1982 CM250C CDI Box - Honda Rebel Forum
 
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post #1 of 8 Old 03-24-2016, 02:49 AM Thread Starter
 
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Location: Moscow, ID
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1982 CM250C CDI Box

I still have no spark...

I pulled my CDI unit out. All the youtube videos I have watched seemed to indicate that you can't test a CDI unit. The procedure they all seem to engage in is to test everything else (coils, stater, wiring, grounds, etc.) and if it all checks out then you blame the CDI unit. However, my Haynes manual has a CDI unit testing procedure and it comes with a test table (see the picture). A couple questions:

1. Can I test this unit?

2. How does "infinity" ohms register on a multimeter? I am assuming it's either "1" or "0" but not sure which?

3. If the answer to question 2 is "0," I am seeing a lot of "1s" as I cycle through the testing. Does that indicate the CDI unit is dead?
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post #2 of 8 Old 03-28-2016, 10:53 AM Thread Starter
 
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It seems to me that the test in the Haynes Manual is a continuity test. However even if there is continuity that does not mean the CDI is actually operating properly. But . . . if there is no continuity then you know it's bad.

In other words, if the CDI passes the test you still don't know if it's good but if the CDI fails the test you can be pretty sure the CDI is BAD?
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post #3 of 8 Old 03-28-2016, 04:53 PM
 
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I've not tested a CDI before but I've used plenty of multimeters, so maybe this helps a little:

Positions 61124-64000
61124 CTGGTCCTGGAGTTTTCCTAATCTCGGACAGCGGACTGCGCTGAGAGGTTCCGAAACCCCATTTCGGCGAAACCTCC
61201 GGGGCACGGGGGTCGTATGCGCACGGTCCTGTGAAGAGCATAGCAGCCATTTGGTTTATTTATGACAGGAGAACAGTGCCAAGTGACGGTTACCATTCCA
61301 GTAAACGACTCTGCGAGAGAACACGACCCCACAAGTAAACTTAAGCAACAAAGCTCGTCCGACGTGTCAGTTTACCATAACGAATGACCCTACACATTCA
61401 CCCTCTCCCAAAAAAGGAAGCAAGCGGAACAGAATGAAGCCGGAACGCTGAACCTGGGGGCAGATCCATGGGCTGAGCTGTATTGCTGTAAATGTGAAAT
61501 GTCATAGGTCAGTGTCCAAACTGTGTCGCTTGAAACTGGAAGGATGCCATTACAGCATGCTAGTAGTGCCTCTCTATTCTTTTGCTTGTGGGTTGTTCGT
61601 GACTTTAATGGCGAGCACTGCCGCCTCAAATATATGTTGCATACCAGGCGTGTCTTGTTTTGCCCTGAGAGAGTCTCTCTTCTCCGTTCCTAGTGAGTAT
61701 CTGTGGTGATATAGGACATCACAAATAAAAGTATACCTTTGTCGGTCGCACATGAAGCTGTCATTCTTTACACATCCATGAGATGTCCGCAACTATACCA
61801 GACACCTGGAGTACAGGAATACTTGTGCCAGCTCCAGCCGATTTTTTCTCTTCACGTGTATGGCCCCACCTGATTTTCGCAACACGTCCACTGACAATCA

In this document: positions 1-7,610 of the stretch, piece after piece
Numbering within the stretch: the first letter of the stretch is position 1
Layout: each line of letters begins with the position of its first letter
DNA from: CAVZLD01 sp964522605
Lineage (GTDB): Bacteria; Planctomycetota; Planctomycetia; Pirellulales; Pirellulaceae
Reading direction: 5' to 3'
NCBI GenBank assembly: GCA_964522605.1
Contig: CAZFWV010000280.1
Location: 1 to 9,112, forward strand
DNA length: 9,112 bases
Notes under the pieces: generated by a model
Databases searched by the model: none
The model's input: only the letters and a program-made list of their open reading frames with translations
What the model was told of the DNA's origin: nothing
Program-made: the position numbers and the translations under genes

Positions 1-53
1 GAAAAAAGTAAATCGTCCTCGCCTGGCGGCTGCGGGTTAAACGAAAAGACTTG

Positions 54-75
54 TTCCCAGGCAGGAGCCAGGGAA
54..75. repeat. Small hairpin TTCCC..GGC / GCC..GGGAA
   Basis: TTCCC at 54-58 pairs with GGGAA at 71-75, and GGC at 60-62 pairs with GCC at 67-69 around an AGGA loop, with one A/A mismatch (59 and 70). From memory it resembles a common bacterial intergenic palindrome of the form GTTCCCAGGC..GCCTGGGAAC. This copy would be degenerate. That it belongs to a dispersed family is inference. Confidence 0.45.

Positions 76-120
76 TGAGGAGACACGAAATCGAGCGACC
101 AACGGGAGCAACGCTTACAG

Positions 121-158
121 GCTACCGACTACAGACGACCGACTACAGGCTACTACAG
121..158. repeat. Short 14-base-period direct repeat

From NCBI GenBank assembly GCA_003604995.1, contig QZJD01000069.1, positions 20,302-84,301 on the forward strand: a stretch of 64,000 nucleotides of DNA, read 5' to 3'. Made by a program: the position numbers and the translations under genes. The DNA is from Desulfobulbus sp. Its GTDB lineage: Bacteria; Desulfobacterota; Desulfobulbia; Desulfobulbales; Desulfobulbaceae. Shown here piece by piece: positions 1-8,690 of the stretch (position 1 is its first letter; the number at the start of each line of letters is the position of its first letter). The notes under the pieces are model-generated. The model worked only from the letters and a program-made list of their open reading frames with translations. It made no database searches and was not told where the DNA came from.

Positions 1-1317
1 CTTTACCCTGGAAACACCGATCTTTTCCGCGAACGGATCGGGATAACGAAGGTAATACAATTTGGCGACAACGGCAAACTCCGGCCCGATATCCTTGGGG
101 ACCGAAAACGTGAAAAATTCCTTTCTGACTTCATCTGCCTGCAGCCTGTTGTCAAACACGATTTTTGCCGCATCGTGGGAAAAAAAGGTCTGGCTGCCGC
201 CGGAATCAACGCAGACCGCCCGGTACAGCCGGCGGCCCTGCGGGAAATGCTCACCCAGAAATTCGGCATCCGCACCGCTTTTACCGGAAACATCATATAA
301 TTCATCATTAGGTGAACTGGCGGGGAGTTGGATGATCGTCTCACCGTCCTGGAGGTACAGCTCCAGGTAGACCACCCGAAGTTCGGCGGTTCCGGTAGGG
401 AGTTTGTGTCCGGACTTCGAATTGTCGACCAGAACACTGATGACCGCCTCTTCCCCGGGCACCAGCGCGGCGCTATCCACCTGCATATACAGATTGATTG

Most multimeters have settings for resistance (in ohms) and a separate setting for continuity. The continuity tester only measures if the pins are "connected" or "disconnected" and gives no reading of the resistance between the pins. If you use the resistance setting when you have infinite resistance, (when the pins are not in any way connected) then you get a reading that will be something like "---" or "O.L" on the screen. It will be the same reading that you get when you hold the two multimeter probes separate from each other before you begin testing.

If you want to measure something that has a real resistance listed (for example the KS to EXH pins) then you need to use the resistance setting and should see 5 to 100 ohms according to the chart.

For any that are marked as infinite that just means those pins shouldn't have any connection. I doubt that even a broken CDI would cause those pins to be connected. Effectively the manual is saying you don't really need to test those ones. I would start by testing all the connections that are not marked as infinite. If they appear okay then check the infinite ones.

For any pins that are marked as "0" that means a direct connection between the pins (for example E to P-). For those ones you can use either the resistance setting, or the continuity setting. If you use continuity then test out how it works by holding the probes of your meter together and checking that it beeps/buzzes or gives you some reading on the screen. That shows they are connected. Now test the pins using the probes and if they have 0 ohms you should get the same buzzer going off.

If you use the resistance meter to measure 0 ohms, just be careful to know that you will get some reading that is likely not exactly zero. There is already a little resistance in the probe leads and your meter may auto-range to read in milli-ohms. So you're just looking for a small number here.

One last thing to mention - if your multimeter has old batteries then it can start giving some weird readings for resistance and continuity. If you get constantly cycling numbers it could be the batteries in it, so worth checking that.

Honda Rebel 250CC (1985)
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post #4 of 8 Old 03-28-2016, 04:58 PM
 
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And yes you're probably right that a test can show it is broken, but there won't be a good test to show that it is working.

The CDI is a piece of electronics that contains probably thousands of transistors on a chip. What you're measuring with a multimeter when the bike is switched off is just a tiny part of that circuit. There's no guarantee that the rest of it is working.